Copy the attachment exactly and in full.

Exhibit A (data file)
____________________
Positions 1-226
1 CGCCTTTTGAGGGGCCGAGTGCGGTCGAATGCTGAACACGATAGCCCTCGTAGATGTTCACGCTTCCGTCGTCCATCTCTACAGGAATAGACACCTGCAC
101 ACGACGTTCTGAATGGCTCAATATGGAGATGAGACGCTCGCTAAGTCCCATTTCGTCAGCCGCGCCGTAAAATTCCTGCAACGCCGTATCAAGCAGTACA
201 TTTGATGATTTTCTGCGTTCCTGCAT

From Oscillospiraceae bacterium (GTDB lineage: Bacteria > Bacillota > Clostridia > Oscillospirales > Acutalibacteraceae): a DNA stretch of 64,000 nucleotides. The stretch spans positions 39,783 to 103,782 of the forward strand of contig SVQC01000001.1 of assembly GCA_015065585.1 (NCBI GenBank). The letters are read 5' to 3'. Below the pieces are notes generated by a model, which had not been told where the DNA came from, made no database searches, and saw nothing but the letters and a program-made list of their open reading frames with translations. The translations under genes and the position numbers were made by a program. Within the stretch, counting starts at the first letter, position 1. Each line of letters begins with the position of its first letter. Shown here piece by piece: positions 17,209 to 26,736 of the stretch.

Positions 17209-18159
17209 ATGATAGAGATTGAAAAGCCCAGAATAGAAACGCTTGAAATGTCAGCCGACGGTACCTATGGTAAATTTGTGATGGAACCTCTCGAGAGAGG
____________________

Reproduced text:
Positions 1-226
1 CGCCTTTTGAGGGGCCGAGTGCGGTCGAATGCTGAACACGATAGCCCTCGTAGATGTTCACGCTTCCGTCGTCCATCTCTACAGGAATAGACACCTGCAC
101 ACGACGTTCTGAATGGCTCAATATGGAGATGAGACGCTCGCTAAGTCCCATTTCGTCAGCCGCGCCGTAAAATTCCTGCAACGCCGTATCAAGCAGTACA
201 TTTGATGATTTTCTGCGTTCCTGCAT

From Oscillospiraceae bacterium (GTDB lineage: Bacteria > Bacillota > Clostridia > Oscillospirales > Acutalibacteraceae): a DNA stretch of 64,000 nucleotides. The stretch spans positions 39,783 to 103,782 of the forward strand of contig SVQC01000001.1 of assembly GCA_015065585.1 (NCBI GenBank). The letters are read 5' to 3'. Below the pieces are notes generated by a model, which had not been told where the DNA came from, made no database searches, and saw nothing but the letters and a program-made list of their open reading frames with translations. The translations under genes and the position numbers were made by a program. Within the stretch, counting starts at the first letter, position 1. Each line of letters begins with the position of its first letter. Shown here piece by piece: positions 17,209 to 26,736 of the stretch.

Positions 17209-18159
17209 ATGATAGAGATTGAAAAGCCCAGAATAGAAACGCTTGAAATGTCAGCCGACGGTACCTATGGTAAATTTGTGATGGAACCTCTCGAGAGAGG